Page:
The alarm was sounded decades ago by environmentalists — and was little heeded. The picture, meanwhile, has changed: Africa is now a leader in destructiveness. The numbers have changed: U.N. specialists estimate 60 acres of tropical forest are felled worldwide every minute, up from 50 a generation back. And the fears have changed.

Experts still warn of extinction of animal and plant life, of the loss of forest peoples' livelihoods, of soil erosion and other damage. But scientists today worry urgently about something else: the fateful feedback link of trees and climate.

"If we lose forests, we lose the fight against climate change," declared more than 300 scientists, conservation groups, religious leaders and others in an appeal for action at December's climate conference in Bali, Indonesia.""

Escalating Ice Loss Found in Antarctica
Sheets Melting in an Area Once Thought to Be Unaffected by Global Warming

"Climatic changes appear to be destabilizing vast ice sheets of western Antarctica that had previously seemed relatively protected from global warming, researchers reported yesterday, raising the prospect of faster sea-level rise than current estimates.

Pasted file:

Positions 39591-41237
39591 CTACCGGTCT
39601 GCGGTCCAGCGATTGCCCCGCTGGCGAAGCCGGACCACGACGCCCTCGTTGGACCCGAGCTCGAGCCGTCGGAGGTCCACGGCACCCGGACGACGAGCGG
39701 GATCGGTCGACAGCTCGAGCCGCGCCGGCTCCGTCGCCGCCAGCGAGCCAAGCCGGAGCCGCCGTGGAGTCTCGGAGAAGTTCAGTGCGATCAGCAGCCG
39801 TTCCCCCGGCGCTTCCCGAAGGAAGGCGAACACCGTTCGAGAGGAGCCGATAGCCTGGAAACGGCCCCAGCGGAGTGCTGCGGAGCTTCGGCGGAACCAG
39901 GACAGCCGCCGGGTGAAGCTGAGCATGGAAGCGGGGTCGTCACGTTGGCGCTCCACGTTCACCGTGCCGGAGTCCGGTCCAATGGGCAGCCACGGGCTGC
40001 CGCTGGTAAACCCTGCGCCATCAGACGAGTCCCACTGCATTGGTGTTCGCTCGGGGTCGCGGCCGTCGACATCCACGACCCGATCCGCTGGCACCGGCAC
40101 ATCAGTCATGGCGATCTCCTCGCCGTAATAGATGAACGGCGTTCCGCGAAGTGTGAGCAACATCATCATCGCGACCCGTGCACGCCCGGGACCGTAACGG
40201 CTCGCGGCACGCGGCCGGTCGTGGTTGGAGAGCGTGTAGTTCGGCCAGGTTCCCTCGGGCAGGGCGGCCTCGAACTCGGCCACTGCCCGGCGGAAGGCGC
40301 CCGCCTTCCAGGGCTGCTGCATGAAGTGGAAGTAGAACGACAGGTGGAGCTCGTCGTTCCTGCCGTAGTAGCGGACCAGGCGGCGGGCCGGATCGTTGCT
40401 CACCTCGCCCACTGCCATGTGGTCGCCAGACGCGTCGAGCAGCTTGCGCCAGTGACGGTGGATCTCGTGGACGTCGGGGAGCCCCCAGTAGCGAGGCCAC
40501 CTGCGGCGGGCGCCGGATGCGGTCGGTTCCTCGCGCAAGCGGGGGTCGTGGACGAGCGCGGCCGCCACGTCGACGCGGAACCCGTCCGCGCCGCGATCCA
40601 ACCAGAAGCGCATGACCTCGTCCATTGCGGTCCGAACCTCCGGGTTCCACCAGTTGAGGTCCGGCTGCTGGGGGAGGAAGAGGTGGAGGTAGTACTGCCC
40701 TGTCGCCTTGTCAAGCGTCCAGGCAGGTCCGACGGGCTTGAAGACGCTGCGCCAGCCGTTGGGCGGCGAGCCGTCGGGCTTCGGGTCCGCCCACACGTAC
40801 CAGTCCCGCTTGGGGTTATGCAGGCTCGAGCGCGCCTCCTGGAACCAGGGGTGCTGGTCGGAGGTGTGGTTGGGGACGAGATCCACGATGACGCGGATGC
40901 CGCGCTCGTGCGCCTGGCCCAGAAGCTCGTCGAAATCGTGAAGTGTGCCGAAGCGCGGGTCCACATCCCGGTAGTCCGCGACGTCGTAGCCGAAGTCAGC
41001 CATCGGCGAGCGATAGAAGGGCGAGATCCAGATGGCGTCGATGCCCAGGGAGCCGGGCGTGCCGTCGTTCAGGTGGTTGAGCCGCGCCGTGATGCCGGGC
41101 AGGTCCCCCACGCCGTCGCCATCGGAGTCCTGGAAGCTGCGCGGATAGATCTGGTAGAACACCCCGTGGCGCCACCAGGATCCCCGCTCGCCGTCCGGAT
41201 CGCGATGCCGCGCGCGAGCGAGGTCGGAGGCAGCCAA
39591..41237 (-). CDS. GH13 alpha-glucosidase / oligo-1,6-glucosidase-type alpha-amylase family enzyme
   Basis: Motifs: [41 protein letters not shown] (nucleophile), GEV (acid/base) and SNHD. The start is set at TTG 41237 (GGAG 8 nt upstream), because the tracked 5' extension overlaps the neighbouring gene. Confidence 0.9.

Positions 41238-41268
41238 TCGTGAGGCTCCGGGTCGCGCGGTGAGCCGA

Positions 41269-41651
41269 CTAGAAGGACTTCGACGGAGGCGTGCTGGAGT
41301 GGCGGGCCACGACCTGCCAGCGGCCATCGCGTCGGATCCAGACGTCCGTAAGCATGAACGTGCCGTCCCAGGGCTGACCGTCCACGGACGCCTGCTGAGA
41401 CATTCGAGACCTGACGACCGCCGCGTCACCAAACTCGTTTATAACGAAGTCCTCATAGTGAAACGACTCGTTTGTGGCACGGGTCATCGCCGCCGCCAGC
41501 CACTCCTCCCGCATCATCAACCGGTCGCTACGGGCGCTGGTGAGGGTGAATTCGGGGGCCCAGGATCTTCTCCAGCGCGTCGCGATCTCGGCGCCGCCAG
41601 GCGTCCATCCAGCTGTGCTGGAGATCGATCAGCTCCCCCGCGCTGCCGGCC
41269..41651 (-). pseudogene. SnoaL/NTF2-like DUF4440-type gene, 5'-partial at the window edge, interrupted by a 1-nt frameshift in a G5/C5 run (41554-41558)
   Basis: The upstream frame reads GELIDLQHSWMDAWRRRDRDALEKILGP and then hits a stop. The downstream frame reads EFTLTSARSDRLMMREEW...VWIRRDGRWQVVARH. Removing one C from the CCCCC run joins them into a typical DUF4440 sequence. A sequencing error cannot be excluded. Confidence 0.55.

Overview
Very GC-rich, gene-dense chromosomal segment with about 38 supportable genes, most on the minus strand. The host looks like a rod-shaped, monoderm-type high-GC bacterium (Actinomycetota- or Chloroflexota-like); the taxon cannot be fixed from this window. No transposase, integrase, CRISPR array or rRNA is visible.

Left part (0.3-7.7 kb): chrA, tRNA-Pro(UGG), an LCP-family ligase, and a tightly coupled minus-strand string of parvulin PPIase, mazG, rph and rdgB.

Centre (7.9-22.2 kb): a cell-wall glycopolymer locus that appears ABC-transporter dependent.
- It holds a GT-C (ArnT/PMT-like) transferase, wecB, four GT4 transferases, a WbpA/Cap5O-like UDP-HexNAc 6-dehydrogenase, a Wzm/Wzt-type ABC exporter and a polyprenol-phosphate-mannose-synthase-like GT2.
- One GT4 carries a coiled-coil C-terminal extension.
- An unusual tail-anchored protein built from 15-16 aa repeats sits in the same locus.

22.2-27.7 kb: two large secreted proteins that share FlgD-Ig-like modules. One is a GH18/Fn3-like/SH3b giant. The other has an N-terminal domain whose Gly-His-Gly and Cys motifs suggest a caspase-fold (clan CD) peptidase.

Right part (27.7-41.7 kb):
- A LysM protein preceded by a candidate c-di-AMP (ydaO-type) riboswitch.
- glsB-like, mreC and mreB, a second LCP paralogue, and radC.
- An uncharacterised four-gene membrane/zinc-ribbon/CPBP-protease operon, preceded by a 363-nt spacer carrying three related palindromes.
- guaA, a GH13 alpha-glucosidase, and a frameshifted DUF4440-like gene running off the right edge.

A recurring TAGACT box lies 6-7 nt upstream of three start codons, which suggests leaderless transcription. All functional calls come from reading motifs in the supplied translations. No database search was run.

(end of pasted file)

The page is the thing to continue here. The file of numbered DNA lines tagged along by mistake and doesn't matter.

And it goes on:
While the overall loss is a tiny fraction of the miles-deep ice that covers much of Antarctica, scientists said the new finding is important because the continent holds about 90 percent of Earth's ice, and until now, large-scale ice loss there had been limited to the peninsula that juts out toward the tip of South America. In addition, researchers found that the rate of ice loss in the affected areas has accelerated over the past 10 years -- as it has on most glaciers and ice sheets around the world."

"...The new finding comes days after the head of the Intergovernmental Panel on Climate Change said the group's next report should look at the "frightening" possibility that ice sheets in Greenland and Antarctica could melt rapidly at the same time.- Marc Kaufman, Washington Post, 1/14/2008

The Global Environment Outlook-4 (GEO-4)

PARIS: The human population is living far beyond its means and inflicting damage on the environment that could pass points of no return, according to a major report issued Thursday by the United Nations.

Climate change, the rate of extinction of species and the challenge of feeding a growing population are among the threats putting humanity at risk, the UN Environment Program said in its fourth Global Environmental Outlook since 1997.